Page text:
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Introduction

  • Hossam A. Kishawy
  • Ali Hosseini
Chapter
Part of the Materials Forming, Machining and Tribology book series (MFMT)

Abstract

History of human being has always been closely tied to the materials they have had available. Ancient civilizations commenced their existence using the naturally available materials such as soil, stone, plants, and even bones. For a very long period of time during the history of mankind, humans survived using only these naturally occurring and easily obtained materials. Hence, searching for new materials with diverse range of characteristics and acquiring knowledge about their application have been a fundamental basis for human development and innovation since the early days. Challenged by the daily life, human has always been curious to discover new materials to achieve broader range of his ambitious desires. From this perspective, the appropriate material of choice was and still is determined not only based on availability, cost, efforts, and even the ease of implementation, but also based on the specific properties offered by the material to satisfy the part functionality and design requirements. These requirements include but are not limited to a broad spectrum of properties such as strength, toughness, heat resistance, corrosion resistance as well as essential tools, equipment, and manufacturing processes. Thus, materials and materials science have been the fundamental factors to the development of civilizations. The importance of materials to the development of civilizations is to the extent that the anthropologists classify the historical eras based on the materials used during that era such as the stone, copper, bronze, and iron.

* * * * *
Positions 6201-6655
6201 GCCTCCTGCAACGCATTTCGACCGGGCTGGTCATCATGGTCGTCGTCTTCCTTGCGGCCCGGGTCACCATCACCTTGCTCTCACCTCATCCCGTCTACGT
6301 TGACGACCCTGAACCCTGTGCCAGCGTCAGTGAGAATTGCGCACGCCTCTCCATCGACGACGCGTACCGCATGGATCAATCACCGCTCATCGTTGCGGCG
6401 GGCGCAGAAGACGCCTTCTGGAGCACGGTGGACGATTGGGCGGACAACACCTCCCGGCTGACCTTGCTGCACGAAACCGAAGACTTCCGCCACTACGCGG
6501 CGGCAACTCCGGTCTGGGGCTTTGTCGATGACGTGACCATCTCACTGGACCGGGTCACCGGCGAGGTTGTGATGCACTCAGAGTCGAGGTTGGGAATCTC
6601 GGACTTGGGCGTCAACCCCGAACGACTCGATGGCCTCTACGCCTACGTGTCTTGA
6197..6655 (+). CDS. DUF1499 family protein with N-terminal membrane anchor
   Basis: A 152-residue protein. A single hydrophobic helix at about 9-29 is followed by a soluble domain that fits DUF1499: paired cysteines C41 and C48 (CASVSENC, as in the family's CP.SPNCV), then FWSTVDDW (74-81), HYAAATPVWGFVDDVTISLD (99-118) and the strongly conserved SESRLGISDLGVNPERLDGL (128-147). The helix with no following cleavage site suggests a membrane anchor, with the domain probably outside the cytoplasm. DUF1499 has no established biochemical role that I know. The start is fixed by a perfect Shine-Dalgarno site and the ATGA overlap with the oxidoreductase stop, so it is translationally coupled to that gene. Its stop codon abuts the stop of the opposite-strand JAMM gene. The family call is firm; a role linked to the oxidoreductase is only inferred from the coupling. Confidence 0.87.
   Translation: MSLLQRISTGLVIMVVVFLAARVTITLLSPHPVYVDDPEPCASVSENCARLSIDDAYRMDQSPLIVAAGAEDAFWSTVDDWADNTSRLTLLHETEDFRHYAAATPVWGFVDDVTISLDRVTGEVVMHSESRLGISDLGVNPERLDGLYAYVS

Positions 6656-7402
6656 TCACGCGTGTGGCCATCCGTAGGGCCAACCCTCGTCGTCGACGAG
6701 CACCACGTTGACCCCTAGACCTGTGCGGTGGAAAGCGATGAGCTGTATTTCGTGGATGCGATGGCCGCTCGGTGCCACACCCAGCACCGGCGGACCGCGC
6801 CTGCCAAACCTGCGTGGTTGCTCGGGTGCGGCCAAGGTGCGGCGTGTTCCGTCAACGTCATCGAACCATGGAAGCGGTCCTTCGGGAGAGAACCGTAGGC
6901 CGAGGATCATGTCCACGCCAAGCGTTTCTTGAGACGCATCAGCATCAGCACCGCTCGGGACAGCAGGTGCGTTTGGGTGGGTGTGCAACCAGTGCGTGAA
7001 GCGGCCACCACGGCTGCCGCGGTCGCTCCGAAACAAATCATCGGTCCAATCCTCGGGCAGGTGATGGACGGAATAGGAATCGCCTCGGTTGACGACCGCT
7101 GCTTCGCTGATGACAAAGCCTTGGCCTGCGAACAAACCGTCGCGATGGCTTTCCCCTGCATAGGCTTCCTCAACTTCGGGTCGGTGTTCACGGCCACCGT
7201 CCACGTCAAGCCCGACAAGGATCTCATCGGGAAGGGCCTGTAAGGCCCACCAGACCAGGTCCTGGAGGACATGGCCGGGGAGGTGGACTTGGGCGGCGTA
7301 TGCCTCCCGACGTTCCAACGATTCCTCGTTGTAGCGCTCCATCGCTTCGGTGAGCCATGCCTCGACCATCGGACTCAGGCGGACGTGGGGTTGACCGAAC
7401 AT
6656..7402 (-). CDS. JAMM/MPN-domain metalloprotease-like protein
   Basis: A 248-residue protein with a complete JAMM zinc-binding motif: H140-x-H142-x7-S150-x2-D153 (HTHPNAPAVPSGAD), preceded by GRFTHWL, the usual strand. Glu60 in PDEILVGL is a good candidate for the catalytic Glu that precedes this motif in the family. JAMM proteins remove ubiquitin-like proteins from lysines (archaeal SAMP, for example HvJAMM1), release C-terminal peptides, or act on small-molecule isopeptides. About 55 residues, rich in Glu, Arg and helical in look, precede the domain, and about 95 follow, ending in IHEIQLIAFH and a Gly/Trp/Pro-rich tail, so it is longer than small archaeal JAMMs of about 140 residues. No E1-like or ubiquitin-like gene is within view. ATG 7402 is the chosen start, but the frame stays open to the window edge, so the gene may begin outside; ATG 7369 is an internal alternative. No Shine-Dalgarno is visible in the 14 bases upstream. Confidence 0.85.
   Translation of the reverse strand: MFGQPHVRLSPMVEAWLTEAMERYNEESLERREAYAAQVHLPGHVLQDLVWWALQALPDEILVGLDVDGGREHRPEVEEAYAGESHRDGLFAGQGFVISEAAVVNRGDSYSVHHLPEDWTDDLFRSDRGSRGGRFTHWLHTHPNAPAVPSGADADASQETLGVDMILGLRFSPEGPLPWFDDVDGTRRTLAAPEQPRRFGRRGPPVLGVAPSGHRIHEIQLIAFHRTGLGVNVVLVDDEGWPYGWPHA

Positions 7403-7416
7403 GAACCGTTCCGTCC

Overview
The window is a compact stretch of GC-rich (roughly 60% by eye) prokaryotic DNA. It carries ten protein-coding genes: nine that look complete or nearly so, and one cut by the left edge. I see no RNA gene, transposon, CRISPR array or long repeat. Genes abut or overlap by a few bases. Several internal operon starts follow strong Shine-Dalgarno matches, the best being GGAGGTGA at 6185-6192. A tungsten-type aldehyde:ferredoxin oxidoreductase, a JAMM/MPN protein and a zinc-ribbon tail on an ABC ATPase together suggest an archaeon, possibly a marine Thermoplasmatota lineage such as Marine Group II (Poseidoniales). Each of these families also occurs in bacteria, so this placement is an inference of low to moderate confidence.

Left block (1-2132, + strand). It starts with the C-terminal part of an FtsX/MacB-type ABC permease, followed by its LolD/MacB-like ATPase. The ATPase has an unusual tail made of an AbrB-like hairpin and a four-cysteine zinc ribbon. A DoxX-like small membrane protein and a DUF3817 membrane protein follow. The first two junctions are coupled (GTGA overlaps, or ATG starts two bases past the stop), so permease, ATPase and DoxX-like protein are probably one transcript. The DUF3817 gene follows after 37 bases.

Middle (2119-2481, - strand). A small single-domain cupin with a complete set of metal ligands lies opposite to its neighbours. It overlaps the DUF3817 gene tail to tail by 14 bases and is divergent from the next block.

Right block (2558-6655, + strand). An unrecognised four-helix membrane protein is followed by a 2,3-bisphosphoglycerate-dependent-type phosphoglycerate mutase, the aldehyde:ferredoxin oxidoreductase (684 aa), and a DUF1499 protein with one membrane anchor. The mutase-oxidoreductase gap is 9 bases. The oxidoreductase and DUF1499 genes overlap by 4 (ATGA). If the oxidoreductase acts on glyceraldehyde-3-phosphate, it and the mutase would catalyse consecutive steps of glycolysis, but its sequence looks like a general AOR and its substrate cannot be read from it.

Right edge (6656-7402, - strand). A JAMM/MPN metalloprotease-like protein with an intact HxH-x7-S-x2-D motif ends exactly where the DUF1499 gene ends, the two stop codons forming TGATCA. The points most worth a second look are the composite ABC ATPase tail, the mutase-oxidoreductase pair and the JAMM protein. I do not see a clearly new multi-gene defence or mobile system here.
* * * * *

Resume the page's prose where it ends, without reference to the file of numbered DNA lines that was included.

Reference

  1. 1.
    Hummel RE. Understanding materials science: history, properties, applications. Springer Science & Business Media; 2004.Google Scholar

Copyright information

© Springer International Publishing AG, part of Springer Nature 2019

Authors and Affiliations

  • Hossam A. Kishawy
    • 1
  • Ali Hosseini
    • 1
  1. 1.Machining Research Laboratory (MRL)University of Ontario Institute of TechnologyOshawaCanada

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